• negative immunomagnetic selection;
  • positive immunomagnetic selection;
  • fluorescent activated cell sorting;
  • CD4+ T cell;
  • CD8+ T cell;
  • B cell;
  • monocyte;
  • gene expression;
  • microarray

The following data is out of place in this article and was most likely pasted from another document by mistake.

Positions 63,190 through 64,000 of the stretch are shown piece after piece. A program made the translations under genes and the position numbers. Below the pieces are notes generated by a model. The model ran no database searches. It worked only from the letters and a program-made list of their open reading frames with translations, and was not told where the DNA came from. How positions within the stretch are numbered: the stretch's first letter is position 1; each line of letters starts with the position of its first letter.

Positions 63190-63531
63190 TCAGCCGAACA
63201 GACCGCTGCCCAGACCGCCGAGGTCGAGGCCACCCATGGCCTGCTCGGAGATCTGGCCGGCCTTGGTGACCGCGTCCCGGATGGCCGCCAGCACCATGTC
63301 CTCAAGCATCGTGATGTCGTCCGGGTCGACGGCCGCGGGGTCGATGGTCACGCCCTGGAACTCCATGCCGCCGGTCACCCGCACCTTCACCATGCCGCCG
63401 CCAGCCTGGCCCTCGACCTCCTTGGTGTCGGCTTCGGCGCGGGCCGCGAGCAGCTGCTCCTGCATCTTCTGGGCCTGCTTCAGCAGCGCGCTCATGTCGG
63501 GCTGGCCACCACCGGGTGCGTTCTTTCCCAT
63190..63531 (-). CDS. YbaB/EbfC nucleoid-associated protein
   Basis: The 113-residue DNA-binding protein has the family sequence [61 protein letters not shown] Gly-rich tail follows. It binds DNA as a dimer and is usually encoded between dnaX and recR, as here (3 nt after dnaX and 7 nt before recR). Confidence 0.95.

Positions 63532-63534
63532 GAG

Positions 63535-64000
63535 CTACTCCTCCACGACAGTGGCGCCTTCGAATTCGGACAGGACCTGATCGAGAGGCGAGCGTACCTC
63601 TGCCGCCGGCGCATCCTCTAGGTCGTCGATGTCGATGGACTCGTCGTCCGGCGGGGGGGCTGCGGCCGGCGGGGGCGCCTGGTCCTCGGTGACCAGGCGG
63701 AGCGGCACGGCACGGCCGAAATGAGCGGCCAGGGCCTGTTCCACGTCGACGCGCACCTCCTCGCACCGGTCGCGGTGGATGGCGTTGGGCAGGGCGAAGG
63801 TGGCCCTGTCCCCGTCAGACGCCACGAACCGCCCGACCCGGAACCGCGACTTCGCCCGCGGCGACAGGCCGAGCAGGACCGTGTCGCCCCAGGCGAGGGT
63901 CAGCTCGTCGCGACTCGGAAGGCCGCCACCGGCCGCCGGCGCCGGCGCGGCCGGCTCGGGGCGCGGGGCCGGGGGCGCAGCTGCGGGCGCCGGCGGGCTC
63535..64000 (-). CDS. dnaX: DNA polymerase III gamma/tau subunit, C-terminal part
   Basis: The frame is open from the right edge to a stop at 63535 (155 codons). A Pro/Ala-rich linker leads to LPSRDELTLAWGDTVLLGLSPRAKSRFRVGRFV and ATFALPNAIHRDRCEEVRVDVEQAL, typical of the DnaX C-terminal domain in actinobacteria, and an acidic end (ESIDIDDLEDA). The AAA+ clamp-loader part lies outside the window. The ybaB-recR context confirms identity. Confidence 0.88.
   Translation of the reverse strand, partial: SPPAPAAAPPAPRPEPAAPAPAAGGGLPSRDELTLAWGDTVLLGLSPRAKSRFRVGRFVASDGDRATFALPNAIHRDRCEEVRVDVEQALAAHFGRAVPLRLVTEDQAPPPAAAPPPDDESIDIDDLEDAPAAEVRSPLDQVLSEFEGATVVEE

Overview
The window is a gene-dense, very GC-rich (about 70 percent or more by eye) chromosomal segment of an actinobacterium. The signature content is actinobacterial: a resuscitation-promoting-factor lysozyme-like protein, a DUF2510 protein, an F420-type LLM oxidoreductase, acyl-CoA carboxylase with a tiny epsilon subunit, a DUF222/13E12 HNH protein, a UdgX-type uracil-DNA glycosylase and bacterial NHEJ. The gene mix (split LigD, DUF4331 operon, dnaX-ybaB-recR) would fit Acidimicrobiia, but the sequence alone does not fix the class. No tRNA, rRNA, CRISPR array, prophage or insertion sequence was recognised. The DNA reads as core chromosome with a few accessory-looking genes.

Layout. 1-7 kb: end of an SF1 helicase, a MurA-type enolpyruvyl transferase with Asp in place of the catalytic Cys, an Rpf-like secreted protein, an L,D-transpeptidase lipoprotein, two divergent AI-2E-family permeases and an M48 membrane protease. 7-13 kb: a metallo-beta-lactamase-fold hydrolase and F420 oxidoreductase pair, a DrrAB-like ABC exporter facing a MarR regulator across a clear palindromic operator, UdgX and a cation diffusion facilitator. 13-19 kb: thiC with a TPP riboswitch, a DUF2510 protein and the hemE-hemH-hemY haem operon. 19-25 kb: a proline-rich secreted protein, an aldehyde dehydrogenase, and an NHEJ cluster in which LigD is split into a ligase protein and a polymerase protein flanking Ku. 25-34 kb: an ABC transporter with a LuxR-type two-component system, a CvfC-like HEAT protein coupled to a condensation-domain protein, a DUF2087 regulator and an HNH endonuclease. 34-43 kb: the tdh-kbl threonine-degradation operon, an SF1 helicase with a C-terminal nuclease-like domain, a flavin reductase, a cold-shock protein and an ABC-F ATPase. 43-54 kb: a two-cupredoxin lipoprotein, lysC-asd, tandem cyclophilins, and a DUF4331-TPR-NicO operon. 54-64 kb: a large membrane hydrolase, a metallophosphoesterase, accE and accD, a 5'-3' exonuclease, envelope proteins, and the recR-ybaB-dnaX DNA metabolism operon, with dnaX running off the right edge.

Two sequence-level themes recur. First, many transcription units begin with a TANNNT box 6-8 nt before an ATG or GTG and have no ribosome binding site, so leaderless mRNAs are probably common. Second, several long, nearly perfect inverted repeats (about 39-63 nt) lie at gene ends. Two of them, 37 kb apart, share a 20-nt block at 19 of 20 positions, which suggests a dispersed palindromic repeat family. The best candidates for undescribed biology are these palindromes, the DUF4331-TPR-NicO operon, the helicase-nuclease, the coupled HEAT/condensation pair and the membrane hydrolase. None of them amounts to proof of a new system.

Multiple scientific disciplines require the isolation of specific subsets of blood cells from patient samples for gene expression analysis by microarray or RNA-sequencing, preserving disease- or treatment-related signatures. However, little is known with respect to the impact of different cell isolation methods on gene expression and the effects of positive selection, negative selection, and fluorescence activated cell sorting (FACS) have not previously been assessed in parallel. To address this knowledge gap, CD4+ T cells, CD8+ T cells, B cells, and monocytes were isolated from blood samples from five independent donors using positive immunomagnetic selection, negative immunomagnetic selection, and FACS. We hypothesized that positive selection and FACS would yield higher purity but may have an impact on gene expression since both methods utilize antibodies that bind surface receptors of the cell type of interest. Moreover, FACS might upregulate stress response genes due to passage of the cells through the sorter. Microarray gene expression data were generated and subjected to unsupervised clustering and differential gene expression analysis. Surprisingly, these analyses revealed that gene expression signatures were more similar between cells isolated by negative selection and FACS compared to cells isolated by positive selection. Moreover, genes that are involved in the response to stress generally had the highest expression in cells isolated by negative or positive selection and not FACS. Thus, FACS is the recommended method for isolation of leukocyte subsets for gene expression studies since this method results in the purest subset populations and does not appear to induce a stress response. © 2013 International Society for Advancement of Cytometry